Living Yoga & Baby Massage


Whilst I haven’t been practicing yoga through asana for the past few months, I was recently reminded that I have still practiced yoga through living and my baby massage work. I was reminded that my approach to life today has been cultivated through many of my own actions (though I previously would have said it was luck and none of my own doing), witnessing others’ actions and proactively surrounding myself with kinder messages inside and out.

My few months off from asana practice has been due to a relationship separation, which has sent me into a dark hole a few times but mostly left me with little energy for any physical movement. Unfortunate as, of course, the practice would likely help to ground me during the turbulence but such is the way with dark times.

I’ve felt guilty, ashamed and fraudulent for having not practiced as yoga is very much a part of my identity. This was until a brunch with a fellow yogi reminded me that yoga mostly takes place off the mat. The physical practice is just one small element of yoga, the rest is in the way we live.

My work today sees me working with parents and their babies teaching swimming and massage, both of which provide a number of physiological advantages but also, and most importantly for me, emotional and mental wellbeing benefits for every participant. My baby massage courses are 5-weeks long with a small intimate group of up to eight babies and their parents, allowing for all of the variants that can happen when a little human is involved.

Whilst I teach the massage strokes, the most important element for me is to provide a space for parents to feel safe to be themselves and comfortable for their babies to express themselves too. By trying to create a relaxed environment during the initial icebreaker and the practical element, my aim is to maintain an open, flexible space. Then we talk. A wonderful part of the IAIM courses is the great attention on discussions, opening up, sharing, understanding and feeling heard.


Motherhood and womanhood is tough, it always has been and living in London, where it’s not the norm to make time to open yourself up and show vulnerability makes it harder. We don’t share our difficulties easily for fear of being judged and we aren’t always receptive to someone else’s because we are too busy or too scared of what it might bring on.

During the dedicated discussion portion of my sessions, I raise a topic along with some open-ended questions to encourage thoughts and personal shares. Some parents are happy to lead and open the chat, whilst others hang back and understandably tow the British line of reservation until they’re gently prompted. And then often the group discussion flows freely and into something really insightful, touching and not without some laughs.

As per my slogan, I want to help create meaningful connections and make it known that the difficulties you face will be understood or at the very least, accepted, so you need not be scared to ask for help or show vulnerability in the future. This works in a beautifully full circle way because as someone shows understanding to someone in need, they have mindfully taken the time to give a little of themselves away and in return, felt helpful and more often than not, will receive a similar reception when it’s their turn; a symbiotic act of giving and receiving, which truly benefits everyone.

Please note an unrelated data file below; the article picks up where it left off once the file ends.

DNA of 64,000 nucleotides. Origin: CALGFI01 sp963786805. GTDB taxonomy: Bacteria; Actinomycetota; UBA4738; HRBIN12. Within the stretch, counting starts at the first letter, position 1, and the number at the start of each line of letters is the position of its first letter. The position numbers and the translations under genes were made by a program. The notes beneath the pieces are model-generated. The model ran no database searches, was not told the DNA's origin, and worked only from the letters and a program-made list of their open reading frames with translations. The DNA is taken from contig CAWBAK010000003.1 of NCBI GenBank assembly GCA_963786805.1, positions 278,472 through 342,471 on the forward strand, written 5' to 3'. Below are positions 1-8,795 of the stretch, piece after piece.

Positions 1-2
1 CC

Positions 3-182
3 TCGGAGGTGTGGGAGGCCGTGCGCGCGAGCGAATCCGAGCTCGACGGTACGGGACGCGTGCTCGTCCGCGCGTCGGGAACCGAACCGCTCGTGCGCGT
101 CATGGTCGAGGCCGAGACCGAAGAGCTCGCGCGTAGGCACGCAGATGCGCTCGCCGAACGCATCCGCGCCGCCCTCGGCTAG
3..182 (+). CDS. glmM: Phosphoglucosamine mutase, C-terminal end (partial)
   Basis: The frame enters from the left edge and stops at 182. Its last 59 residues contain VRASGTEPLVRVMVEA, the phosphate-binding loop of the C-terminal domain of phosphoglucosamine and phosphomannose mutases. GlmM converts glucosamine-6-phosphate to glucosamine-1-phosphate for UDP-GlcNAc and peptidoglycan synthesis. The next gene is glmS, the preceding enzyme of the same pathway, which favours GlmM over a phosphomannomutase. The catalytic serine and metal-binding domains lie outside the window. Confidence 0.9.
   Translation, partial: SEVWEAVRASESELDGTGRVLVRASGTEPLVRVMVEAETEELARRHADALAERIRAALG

The loveliest and most rewarding part of my work is when a group comes together to offer true support and love to a struggling parent, through the kindest of words, looks and an unspoken connection through their small shared moment.


Through significant personal past experiences and my work today seeing and meeting all types of people, my approach to life is now much more open and forgiving. I’m sure (and actually know) some would find my eternal optimism and seeing the good in the world and people as odd, naïve and potentially dangerous but having lived the other way, constantly in a fear of sorts and scepticism of people’s nature, this is a much lighter and happier way for me.

Showing my whole self to others is still frightening and a continuous work in progress but I’ve learnt that the more I put out in the universe, the more I gratefully receive. Yoga is a way of living, shown by the first two of the eight limbs, Yama and Niyama, in Ashtanga lineage tradition.

Yama means moral discipline or abstinences and covers five universal practices; Ahimsa (non-violence), Satya (truthfulness), Asteya (non-stealing), Brahmacharya (the right use of energy) and Aparigraha (non-greed or non-attachment).

Niyama means observances and looks at your inner world; Saucha (cleanliness), Santosa (contentment), Tapas (self-discipline), Svadhyaya (self-study) and Ishvara Pranidhana (dedication or surrender).

I’ve found that I now actively seek a world that allows me to be me and to feel how I feel. I have to use external reminders that this is all ok, because as someone living in the modern Western world I too can easily get sucked into universal conformity and disconnect from my own self. An equal part of this seeking involves putting myself out there, as I am, in all my possible naive and over-trusting glory. This sounds pretty basic and obvious as rules for living goes but sometimes it’s not so easy to silence the unhelpful noise of the world while still wanting to live in the contented parts of it - and so I have to practice and proactively search for the environment I want to live in.

Take and practice the Yamas and Niyamas with you into the world as you live, and surround yourself with the kind of messages, work and people you want for a lighter, happier life. Show kindness and compassion to others, and yourself, through even the smallest of acts, and you’ll find yourself practicing yoga through living.